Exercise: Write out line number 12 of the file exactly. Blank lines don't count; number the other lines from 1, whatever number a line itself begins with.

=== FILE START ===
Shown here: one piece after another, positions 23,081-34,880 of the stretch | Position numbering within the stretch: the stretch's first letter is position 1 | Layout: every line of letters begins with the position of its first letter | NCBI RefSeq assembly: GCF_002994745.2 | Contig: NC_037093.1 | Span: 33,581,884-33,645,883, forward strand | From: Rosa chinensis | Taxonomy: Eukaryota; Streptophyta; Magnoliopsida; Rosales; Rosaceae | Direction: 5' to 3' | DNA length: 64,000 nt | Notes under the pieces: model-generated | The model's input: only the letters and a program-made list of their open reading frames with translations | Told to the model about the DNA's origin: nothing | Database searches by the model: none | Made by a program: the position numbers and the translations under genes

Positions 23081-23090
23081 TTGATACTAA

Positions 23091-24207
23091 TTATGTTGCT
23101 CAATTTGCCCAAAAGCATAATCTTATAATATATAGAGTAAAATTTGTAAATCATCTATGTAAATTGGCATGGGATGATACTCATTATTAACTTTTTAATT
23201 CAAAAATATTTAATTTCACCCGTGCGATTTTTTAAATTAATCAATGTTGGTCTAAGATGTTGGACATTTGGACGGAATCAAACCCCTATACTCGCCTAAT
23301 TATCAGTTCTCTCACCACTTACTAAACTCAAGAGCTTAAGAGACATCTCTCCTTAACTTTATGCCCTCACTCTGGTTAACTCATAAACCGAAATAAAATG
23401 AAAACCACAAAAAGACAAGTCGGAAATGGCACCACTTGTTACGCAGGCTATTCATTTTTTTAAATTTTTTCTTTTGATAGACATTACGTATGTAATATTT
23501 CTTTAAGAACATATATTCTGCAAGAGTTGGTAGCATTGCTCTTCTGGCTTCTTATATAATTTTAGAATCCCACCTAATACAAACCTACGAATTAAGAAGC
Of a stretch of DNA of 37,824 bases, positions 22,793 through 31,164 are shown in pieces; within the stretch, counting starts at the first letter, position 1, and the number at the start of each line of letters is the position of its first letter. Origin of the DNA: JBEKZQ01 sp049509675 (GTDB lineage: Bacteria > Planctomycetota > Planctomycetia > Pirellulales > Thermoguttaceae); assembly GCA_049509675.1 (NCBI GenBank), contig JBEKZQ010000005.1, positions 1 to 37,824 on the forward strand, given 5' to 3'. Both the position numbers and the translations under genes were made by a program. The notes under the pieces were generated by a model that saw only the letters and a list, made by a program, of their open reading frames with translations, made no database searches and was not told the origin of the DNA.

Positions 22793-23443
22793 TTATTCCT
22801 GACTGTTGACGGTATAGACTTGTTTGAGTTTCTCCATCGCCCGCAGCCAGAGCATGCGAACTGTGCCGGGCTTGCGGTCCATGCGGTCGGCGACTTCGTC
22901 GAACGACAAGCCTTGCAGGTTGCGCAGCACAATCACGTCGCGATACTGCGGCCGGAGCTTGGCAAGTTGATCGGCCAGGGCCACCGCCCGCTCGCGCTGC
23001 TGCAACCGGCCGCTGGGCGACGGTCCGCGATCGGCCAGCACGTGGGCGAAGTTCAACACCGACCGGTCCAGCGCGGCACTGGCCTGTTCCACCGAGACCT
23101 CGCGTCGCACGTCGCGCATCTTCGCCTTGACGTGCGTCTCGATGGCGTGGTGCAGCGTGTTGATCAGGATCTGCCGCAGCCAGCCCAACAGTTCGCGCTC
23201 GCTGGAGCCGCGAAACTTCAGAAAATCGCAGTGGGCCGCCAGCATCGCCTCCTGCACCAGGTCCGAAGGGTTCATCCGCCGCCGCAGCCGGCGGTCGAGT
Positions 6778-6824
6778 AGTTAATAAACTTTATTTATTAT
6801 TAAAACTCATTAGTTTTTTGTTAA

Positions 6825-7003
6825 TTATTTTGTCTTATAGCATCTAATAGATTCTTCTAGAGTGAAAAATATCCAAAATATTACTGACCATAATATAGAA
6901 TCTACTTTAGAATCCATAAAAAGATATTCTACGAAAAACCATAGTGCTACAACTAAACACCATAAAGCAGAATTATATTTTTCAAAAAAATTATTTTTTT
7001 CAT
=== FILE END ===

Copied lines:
Positions 22793-23443